A PERFECT 8 DAY ITINERARY GRAND TETON AND YELLOWSTONE

Yellowstone is home to thousands of geysers, roaring waterfalls, bountiful wildlife, massive canyons, sprawling lakes. It is a mecca for outdoor enthusiasts of all abilities. A perfect vacation is one in which the entire family is occupied with things to do and with no shortage of adventures in Yellowstone, it is sure to amaze people of all ages and interests.

A word to the wise – Yellowstone and Grand Teton are not checklists to mark off of. It’s a terrific place where you will create beautiful memories and carry them with you through your whole life. Be sure to stop, relax and enjoy the experience.

We hope our itinerary helps you plan your wonderful vacation to Yellowstone.

DAY #1 – GRAND TETON (SNAKE RIVER FLOAT TRIP, AERIAL TRAM & GONDOLA IN TETON VILLAGE, MOLTEN BARN, SCHWABACHER’S LANDING)

Stay in Jackson or in any of lodging inside Grand Teton

Snake River Float Trip

A leisurely float through the meandering Snake River is the best way to get oriented to the glory of the Grand Tetons! We booked our float trip through Barker-Ewing Scenic Float Trip and had an incredible experience. They offer float trips throughout the day; I recommend doing the float trip early in the morning or late in the afternoon to increase your chances of viewing wildlife.

Make online reservations in advance for two reasons:

– To be sure to get a space during busy times of the year

– Save some $ to purchase the tickets in advance

Keep your eyes peeled out for wildlife – During our trip, we spotted bald eagles perched all the way up the tallest trees, guarding their territory, a shy moose that hid behind the bushes and refused to come out, a pronghorn and its baby walking along the shallow river bed, osprey and Canadian geese.

Aerial Tram and Bridger Gondola in Teton Village

Teton Village is a popular skiing destination during winter. During summer, it becomes a hiker’s paradise. An aerial tram from the base of the Teton Village takes you to the top of the 10,000+ feet Rendezvous Mountain in 12 minutes. I recommend buying the tickets online to save $10/ticket. When you collect your tickets from the ticket counter, simply show your online order confirmation number and you are all set! With a tag to tie across your wrist, you now have access to the aerial tram and the gondola. The ~3 mile trail from the summit to the Bridger Gondola through the Summit Trail-Cirque Trail is a fantastic trail along the mountains with gorgeous views of the glacier covered mountains and the valley beneath.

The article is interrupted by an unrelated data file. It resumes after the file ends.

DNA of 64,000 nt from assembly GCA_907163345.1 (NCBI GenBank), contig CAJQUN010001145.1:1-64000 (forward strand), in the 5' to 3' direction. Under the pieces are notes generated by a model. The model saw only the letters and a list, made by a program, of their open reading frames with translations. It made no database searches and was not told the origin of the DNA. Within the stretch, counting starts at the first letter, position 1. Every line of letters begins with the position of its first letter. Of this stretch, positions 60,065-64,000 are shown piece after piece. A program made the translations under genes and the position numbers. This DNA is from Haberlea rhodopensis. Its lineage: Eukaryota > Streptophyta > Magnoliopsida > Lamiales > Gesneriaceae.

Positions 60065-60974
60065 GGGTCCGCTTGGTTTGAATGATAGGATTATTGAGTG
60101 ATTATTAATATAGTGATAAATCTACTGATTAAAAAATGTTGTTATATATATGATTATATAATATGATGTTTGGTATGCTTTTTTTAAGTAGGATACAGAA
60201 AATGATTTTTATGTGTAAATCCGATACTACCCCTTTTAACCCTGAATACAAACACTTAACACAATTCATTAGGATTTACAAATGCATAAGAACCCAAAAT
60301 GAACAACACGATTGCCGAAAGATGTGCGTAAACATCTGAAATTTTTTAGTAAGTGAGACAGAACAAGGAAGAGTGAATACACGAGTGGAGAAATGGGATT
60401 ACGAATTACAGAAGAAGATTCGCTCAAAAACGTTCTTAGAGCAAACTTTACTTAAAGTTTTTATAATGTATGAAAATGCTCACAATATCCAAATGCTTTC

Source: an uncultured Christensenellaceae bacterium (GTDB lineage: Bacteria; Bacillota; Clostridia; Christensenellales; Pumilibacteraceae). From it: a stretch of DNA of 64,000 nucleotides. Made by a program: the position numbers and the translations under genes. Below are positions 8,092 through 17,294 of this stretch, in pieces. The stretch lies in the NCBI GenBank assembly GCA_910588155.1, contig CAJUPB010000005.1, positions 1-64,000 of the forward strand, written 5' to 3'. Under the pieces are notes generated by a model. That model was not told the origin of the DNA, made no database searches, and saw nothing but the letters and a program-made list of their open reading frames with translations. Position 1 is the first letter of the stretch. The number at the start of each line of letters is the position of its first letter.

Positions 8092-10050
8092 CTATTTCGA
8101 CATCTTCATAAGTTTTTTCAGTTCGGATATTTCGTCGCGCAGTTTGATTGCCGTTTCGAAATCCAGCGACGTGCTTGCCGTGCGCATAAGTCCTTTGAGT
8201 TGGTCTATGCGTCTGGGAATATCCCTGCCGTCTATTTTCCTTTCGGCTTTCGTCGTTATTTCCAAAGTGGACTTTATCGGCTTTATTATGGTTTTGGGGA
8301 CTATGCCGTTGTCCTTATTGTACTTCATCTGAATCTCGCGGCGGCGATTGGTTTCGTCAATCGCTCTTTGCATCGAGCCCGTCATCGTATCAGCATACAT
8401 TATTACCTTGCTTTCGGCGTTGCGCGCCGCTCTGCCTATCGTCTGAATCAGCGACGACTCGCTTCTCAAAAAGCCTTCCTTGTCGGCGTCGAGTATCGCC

T.A Molten’s Barn in Mormon Row

Among the barns built by the Mormon settlers, T.A Molten’s barn has become one of the most photographed barns in the world (yeah, you read that right!). With the massive Grand Tetons mountain ranges serving as the perfect backdrop, this location attracts photographs from all over the world during all the seasons, offering a unique perspective during every visit.

Sunset from Schwabacher’s Landing

Schwabacher’s Landing has lately become a prominent spot to watch the sunrise and sunset. It’s a common sight to see professional photographers bristling with their tripods, clicking thousands of pictures to get that one perfect shot. If you are not as much into photography as your partner, don’t worry, a beaver colony living there is sure to entertain you.

Sunset from Snake River Overlook

Thanks to Ansel Adams; he made this overlook famous. I personally think this spot is losing its charm because of the forest hiding what would otherwise been an extraordinary scenery. Hopefully, our pictures from both Schwabacher’s Landing and Snake River Overlook will help you decide what your choice is (if you don’t have the time to visit both the lookouts).

DAY #2 – GRAND TETON (TAGGARD AND BRADLEY LAKE HIKE, JENNY LAKE HIKE)

Check out from your hotel in Jackson or in any of lodging inside Grand Teton. Drive from Grand Teton to Old Faithful. Stay in Old Faithful

Sunrise from Schwabacher’s Landing

Both sunrises and sunsets are unique and spectacular from Schwabacher’s Landing. Be sure to bring insect repellents to arm yourself against the large mosquitoes.